On PC desktop the QA is still terrible. For example, Ubuntu 14.04 LTS ships with a media player which does not work properly with touchpad and which crashes when the subtitle setting is changed. Also the ACPI fan speed control is broken for a bunch of laptops. Sure, the correct solution here is simply to switch from Totem to VLC, and use a different kernel for the fan problem. Easy enough... but soon enough, some other glitch pops up. As long as Linux desktops (not only Ubuntu) are filled with these nasty surprises, the support costs will be enormous for fixing all these bugs or finding workarounds for them.

Who uses Ubuntu. I use
http://mirror.yandex.ru/fedora...

Everything works, has a great following too.

Comment: Re:This just illustrates (Score 1) 365

by lsatenstein (#47345405) Attached to: Germany's Glut of Electricity Causing Prices To Plummet

Some places, even here in the US, have a choice of electrical provider, it is VERY rare, but does happen.

Certain parts of Texas have fully seperated the generation market from distribution. Distribution is run by a monopoly called Oncor, and they get to leech from your bill at a mostly fixed rate. You then sign up for generation with a variety of providers offering various contract terms. When I lived there I locked in a 2yr contract, flat rate at 8.9 cents per Kwh, and tried my hand at bitcoin mining via dirty old coal. But I could have had 100% wind or 100% renewable at even lower rates, but they were seasonal and they tended to have short terms. 3mo then you get dumped on the market again when the 8.9 cent deal isn't available. Longer term renewables ran 11 - 15 cents per Kwh.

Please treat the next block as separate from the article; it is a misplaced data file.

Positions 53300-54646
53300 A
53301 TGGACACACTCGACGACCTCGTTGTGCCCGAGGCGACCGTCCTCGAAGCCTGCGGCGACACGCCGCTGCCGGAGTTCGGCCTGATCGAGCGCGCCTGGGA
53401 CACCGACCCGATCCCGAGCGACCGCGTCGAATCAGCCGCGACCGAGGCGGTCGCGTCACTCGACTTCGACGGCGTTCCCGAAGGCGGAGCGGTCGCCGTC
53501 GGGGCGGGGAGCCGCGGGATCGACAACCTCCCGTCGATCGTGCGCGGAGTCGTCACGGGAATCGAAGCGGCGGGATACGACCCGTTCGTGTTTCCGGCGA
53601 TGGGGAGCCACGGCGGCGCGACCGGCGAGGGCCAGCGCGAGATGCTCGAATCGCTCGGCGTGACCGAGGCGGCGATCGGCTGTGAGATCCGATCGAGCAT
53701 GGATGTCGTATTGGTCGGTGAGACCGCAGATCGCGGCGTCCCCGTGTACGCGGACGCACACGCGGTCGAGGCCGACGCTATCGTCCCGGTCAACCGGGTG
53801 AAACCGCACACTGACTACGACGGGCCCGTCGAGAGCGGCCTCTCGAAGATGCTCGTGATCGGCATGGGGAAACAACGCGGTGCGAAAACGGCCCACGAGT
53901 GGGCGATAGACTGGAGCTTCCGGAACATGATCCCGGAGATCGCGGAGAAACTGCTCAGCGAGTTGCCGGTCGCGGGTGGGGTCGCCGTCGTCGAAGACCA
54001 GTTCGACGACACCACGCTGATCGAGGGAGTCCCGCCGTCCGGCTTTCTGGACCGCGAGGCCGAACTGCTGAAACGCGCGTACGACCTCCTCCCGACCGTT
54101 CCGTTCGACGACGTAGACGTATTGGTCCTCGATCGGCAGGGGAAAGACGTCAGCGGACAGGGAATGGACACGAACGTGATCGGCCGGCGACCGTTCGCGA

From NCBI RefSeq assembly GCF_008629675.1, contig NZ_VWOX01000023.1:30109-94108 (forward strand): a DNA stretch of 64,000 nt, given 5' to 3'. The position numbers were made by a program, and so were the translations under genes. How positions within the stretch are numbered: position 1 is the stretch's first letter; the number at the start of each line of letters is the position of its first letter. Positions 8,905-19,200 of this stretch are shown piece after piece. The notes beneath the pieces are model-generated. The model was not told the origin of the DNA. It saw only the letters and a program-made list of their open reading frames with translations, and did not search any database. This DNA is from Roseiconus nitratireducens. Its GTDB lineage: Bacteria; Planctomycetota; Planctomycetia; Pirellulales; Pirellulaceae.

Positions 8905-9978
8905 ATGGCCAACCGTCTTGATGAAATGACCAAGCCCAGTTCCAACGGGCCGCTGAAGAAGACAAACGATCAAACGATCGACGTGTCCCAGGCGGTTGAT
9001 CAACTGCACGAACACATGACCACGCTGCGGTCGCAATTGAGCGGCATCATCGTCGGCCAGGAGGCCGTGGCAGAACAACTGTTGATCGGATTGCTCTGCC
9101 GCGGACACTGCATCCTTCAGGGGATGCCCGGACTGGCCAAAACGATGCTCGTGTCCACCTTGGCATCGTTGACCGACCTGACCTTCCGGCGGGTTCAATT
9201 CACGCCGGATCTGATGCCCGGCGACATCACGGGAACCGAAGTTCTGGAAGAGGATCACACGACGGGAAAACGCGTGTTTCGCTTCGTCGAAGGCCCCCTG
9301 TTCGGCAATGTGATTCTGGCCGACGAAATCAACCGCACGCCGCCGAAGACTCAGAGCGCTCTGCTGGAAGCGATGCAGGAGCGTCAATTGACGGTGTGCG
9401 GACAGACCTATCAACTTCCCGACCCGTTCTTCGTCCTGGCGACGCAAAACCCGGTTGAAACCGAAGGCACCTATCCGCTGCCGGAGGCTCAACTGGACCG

This is the system California was trying to set up, but the mistake they made was to not seperate distribution from generation. Now they're stuck with a politicized PUC making decisions that deem 1 Kwh used by a company has higher economic value to the state than 1 Kwh used at my house. So I get a form of rationing by tier, and if I leave my computers on and do too many load of laundry, they start charging me 50 cents a Kwh. Just who get s to keep the difference between that and the actual generation costs is lost on me...

I live in Quebec, Canada. For the average consumer, electricity costs us about 7.5 cents/kwh unlimited use. For large users(manufacturers, smelters, etc.) the rate is around 4.2 cents/kwh. For resident homes on dual energy (heatpump/oil/gas), it is at 4.2 cents/kwh, except when temp outside is below -12C or above 32C.
When temperature is out of bounds, the rate climbs to 12.5 cents/kwh. We can help keep rates low by not heating our hot water 60 gallon insulated water tanks in peak periods, defined as hrs between the 16:00-20:00 hrs (supper time). Give the kids a bath or use dish washer outside the supper hour period.
Oh yes, Hydro Quebec is provincial government owned. Even at that rate, the government makes a great profit (waterdam energy).